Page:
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Yppah – Eighty One (Review)

Yppah, Eighty One

Review by Jack Foley

IndieLondon Rating: 5 out of 5

WE KNEW we were going to like this. Yppah – aka Joe Corrales Jr – has previously impressed us with his albums You Are Beautiful At All Times and They Know What Ghost Know. His third LP is, quite possibly, his masterpiece.

Inspired in part by his move from Texas to Long Beach, California, where he developed a love for the ocean, this retains Yppah’s cinematic scope, his DJ Shadow-style ability to make beautiful music from beat-laden backdrops, and – new to the mix – songs that “feel like a warm wash”.

He’s also employed the services of a vocalist for some tracks, namely Anomie Belle (another of IndieLondon’s favourite new artists), whose distinct, often ethereal vocals, merely provide the icing on the cake.

Quite simply, this is a mesmerising listen – beautiful, thrilling, inspiring and consistently brilliant.

The ocean influence is evident from the beginning, even as child-like laughter serves as a precursor to some lovely electronics and a cool beat on Blue Schwinn that, like Yppah hopes, washes over you. He hopes you can feel the pull of the ocean and there is something masterful about the way the music conjures images of crowded beaches and big waves.

D Song follows, combining a strong synth pulse with some fantastic beats and the first of Belle’s backing vocals. It’s a beguiling mix.

R Mullen is a euphoric highlight, the electronics sounding crisp and providing a lively foreground to the thumping beats that crash about like waves in amongst them. It has a Moby like feel at times, especially with the mix of hummed male vocals or female backing harmonies running throughout (a mermaids’ call?).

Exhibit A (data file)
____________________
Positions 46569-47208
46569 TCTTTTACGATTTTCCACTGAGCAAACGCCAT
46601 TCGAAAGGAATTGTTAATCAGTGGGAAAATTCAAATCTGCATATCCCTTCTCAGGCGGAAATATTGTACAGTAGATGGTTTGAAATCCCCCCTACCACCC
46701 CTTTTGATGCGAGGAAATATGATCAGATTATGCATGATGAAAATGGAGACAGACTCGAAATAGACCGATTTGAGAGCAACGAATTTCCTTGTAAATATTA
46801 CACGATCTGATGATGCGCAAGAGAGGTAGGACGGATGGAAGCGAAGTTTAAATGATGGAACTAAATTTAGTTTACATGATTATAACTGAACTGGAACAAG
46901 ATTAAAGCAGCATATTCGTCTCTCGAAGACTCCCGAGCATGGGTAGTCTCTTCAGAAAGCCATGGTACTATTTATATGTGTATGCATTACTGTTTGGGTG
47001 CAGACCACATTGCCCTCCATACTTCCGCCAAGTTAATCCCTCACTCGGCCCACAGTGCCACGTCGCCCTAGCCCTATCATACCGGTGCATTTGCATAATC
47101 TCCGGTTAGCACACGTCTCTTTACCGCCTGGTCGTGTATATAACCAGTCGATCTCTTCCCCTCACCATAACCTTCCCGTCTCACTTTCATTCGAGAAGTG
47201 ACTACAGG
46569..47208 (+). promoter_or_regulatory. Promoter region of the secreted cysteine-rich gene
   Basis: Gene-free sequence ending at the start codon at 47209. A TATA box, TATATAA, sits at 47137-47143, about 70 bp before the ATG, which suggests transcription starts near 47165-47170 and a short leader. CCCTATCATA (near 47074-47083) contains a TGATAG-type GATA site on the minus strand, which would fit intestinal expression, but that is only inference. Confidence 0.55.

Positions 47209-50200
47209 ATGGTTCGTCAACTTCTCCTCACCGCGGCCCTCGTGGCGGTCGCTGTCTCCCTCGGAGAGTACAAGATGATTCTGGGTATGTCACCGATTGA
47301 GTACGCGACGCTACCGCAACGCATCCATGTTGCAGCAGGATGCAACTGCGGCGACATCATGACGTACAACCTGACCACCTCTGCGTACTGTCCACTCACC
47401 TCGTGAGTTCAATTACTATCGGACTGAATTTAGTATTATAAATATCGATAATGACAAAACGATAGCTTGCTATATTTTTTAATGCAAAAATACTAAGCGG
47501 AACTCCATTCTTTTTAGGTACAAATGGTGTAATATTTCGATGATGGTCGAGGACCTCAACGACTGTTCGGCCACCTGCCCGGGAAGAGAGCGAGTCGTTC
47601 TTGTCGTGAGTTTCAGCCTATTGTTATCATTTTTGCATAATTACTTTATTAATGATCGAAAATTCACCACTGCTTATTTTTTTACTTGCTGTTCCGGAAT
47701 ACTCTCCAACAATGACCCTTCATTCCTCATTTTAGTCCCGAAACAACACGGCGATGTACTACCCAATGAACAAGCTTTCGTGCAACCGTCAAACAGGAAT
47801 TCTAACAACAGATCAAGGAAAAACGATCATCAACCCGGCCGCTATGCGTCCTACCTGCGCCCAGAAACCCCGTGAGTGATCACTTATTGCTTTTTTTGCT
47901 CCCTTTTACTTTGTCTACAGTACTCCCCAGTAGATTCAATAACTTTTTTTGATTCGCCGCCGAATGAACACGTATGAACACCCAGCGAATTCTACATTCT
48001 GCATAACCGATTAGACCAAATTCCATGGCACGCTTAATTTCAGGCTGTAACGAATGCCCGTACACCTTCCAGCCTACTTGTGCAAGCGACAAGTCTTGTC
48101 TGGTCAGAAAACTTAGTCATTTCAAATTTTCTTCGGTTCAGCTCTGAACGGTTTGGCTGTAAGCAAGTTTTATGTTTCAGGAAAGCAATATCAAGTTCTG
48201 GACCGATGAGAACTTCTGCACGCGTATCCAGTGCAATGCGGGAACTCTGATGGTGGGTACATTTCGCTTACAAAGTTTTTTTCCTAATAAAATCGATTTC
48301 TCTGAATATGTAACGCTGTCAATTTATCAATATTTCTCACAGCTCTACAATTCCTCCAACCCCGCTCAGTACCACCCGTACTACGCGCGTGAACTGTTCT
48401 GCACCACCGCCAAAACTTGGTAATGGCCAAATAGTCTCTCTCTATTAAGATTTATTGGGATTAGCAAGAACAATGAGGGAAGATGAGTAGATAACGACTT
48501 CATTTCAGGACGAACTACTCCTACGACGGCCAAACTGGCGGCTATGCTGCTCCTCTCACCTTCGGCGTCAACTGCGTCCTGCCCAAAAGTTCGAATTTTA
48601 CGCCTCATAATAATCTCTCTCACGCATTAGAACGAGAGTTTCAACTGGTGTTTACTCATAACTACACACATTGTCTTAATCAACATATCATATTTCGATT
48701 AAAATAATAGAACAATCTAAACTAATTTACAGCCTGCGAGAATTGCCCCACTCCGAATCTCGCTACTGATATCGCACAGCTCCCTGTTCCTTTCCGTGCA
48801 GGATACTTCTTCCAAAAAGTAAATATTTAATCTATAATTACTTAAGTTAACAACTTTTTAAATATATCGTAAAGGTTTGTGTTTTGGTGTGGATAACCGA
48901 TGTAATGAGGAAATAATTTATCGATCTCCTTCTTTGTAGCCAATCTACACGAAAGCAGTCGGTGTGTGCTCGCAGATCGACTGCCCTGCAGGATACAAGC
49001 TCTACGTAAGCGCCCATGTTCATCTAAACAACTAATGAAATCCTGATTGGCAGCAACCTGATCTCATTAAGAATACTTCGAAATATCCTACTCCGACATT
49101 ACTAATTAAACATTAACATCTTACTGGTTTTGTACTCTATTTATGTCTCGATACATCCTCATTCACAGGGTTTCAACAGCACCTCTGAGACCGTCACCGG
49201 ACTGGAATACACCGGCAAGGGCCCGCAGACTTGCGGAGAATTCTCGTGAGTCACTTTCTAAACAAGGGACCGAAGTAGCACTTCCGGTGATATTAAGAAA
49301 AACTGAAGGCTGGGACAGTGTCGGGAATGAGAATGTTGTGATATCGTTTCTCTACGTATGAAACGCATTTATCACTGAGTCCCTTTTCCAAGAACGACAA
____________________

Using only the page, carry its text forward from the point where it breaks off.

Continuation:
But things keep getting better. Former single Film Burn is a lovely slice of slow-burn that fuses a wisp-ish synth loop around intricate guitar plucking and an ethereal vocal from Belle. The beats are more subtle but build into the type of offering that fellow Ninja label-mate Bonobo would be proud of.

Never Mess With Sunday is a feel-good moment that has a feel-good quality tailor-made for sun-drenched days, Happy To See You opens with a William Orbit flourish before maintaining the album’s sense of vitality, and Soon Enough slow-builds into another album favourite complete with more ethereal, even Bjork-like vocals from Belle to lend the track its distinct flavour. By the time it hits the three-minute mark it has beautifully transformed into a thrilling crescendo of layered beats and synths.

And yet there’s still time for Yppah to blow you away again with another of his intricately designed gems, Golden Braid, which excites once more with its emphatic beats and swirling electronics, and the Belle featuring Three Portraits, another beautifully composed offering that combines some fantastic electronics with more superb beats and interwoven guitar licks and more of those delicious vocals.

By the time Some Have Said rounds things off with another DJ Shadow-style fusion of hip-hop beats and subtle guitar licks you’ll be entirely smitten. The only criticism we have of the album, in fact, is that it has to end.

Download picks: Blue Schwinn, R Mullen, Film Burn, Soon Enough, Golden Braid, Three Portraits, Some Have Said

Track listing:

  1. Blue Schwinn
  2. D Song feat Anomie Belle
  3. R Mullen
  4. Film Burn feat Anomie Belle
  5. Never Mess With Sunday
  6. Soon Enough feat Anomie Belle
  7. Paper Knife
  8. Golden Braid
  9. Three Portraits feat Anomie Belle
  10. Some Have Said